Previous post discussed the sentencing in a fraud case I have been following. Jail for 270 days, $25,000 restitution, and $3,915 of fines and fees. The ripple effects of the fraud have not ended. The next chapter might be in the civil law area.
Future litigation — When you read the newspaper article discussing the sentencing, the defense attorney has several odd comments, including saying “(t)here’s no admission of any wrongdoing in this case” (I’m quoting the newspaper as they have quoted the attorney). He also suggested there is not enough oversight of the church’s finances and there should be an investigation of their financial status. He also said the amount of restitution ($25,000) is just the amount that is missing. Note the word ‘missing’ – not what was stolen, or what the accused admits. It is just missing.
Those are peculiar comments on their face. Why claim the person did nothing wrong and suggest the money has just been misplaced? If that’s the case, then why is there even a case?
Those comments make sense when you combine three pieces of information: the allegations that he took over $700,000; restitution will be $25,000, and he pled nolo contendere.
To put this together, think civil suit. The church must be thinking they will be short around $700k or $900k after restitution. I know nothing about the defendant’s financial situation. I know nothing about what the church is thinking in terms of their plans, but it would be quite reasonable for someone outside the situation to think the church may pursue civil action to recover the balance.
(The theological discussion of whether Matthew 18 says you forego civil action when massive amounts have been taken by a believer is for another day. Besides, that is way beyond the scope of my blog!)
The defense attorney obviously thinks the church may take action. Thus, he is getting his client through the criminal phase of the case and at the same time leaving him positioned so he can at least try to defend himself if there is a civil case.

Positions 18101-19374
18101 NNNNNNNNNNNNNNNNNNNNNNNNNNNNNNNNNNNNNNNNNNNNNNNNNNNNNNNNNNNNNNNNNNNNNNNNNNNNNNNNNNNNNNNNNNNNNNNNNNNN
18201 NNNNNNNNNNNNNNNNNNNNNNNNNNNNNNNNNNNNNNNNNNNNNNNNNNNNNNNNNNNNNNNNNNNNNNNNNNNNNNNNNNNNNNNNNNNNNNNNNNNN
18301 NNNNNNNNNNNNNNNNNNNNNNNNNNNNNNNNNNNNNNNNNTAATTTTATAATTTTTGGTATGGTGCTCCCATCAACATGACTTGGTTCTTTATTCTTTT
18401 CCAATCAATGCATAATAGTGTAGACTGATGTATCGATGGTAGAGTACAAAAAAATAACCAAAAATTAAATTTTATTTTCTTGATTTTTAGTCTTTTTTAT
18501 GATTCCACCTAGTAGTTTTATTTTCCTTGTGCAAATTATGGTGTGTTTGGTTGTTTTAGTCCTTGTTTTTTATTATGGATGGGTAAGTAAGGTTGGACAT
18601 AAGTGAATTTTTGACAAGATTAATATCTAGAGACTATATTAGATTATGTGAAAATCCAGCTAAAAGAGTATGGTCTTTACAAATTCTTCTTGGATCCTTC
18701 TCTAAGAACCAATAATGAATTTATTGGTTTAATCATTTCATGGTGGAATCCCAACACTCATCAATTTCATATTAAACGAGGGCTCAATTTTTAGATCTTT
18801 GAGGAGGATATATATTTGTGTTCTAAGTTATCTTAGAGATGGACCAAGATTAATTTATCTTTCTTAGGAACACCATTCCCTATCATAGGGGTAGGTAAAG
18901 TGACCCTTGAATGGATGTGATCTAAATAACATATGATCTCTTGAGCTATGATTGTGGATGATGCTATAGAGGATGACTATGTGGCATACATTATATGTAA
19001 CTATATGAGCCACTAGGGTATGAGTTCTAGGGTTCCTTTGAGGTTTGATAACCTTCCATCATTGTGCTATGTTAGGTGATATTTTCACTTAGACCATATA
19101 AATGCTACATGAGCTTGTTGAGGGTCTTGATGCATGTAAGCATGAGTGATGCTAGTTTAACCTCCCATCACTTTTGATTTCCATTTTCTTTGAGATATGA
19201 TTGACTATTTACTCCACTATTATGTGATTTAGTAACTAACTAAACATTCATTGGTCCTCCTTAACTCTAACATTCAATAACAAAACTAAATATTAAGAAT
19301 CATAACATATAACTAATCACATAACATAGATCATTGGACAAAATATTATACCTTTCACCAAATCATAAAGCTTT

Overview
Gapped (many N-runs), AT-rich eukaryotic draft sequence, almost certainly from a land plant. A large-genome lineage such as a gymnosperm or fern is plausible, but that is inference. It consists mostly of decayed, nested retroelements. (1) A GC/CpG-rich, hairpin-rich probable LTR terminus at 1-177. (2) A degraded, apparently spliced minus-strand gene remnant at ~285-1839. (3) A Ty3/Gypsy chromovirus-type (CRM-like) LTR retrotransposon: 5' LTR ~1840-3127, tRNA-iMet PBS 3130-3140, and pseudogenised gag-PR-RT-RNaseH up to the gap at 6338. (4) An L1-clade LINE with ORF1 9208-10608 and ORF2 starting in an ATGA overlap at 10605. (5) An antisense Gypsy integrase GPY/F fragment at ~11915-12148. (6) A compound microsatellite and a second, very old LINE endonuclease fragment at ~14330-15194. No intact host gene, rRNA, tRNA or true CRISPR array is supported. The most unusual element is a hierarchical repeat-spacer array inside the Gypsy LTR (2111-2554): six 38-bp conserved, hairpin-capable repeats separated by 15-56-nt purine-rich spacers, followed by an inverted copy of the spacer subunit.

How? This is where the nolo contendere plea becomes important. That plea is different from a guilty plea. It is my understanding that in the criminal area, a nolo plea is the same as a guilty plea. Thus in this case, even though he pled nolo contendere, the man will be reporting to jail on January 14, 2011 for 268 days. That case is closed.
If civil litigation were to follow, it is my understanding a guilty plea would be admissible in that civil case as proof of wrongdoing and the case would be easily lost by the person giving the guilty plea. A nolo plea in a criminal case is not an admission of wrongdoing in a follow-on civil case. At least that is my general understanding, although I did find one web site which stated that in California, that only applies in a misdemeanor case, not a felony case. So, I don’t know how the nolo plea would work in this situation. (That’s why you need a good attorney if you get into a serious problem! Also—remember the preceding legal commentary is from a CPA and is worth exactly what you paid for it – nothing!)
So when I look at all of this as a businessman, I can only guess there is a really good chance of civil litigation to follow.
Why have I gone into all this detail? Why outline the jail time, severity of probation, and high likelihood of civil litigation? It is one more round of the horrible ripple effects of fraud. The devastation of a fraud incident is frightening. Please reread The Tragedy of Fraud. Other posts accumulated at Tragedy of Fraud tab at top of page.
Update – next post here.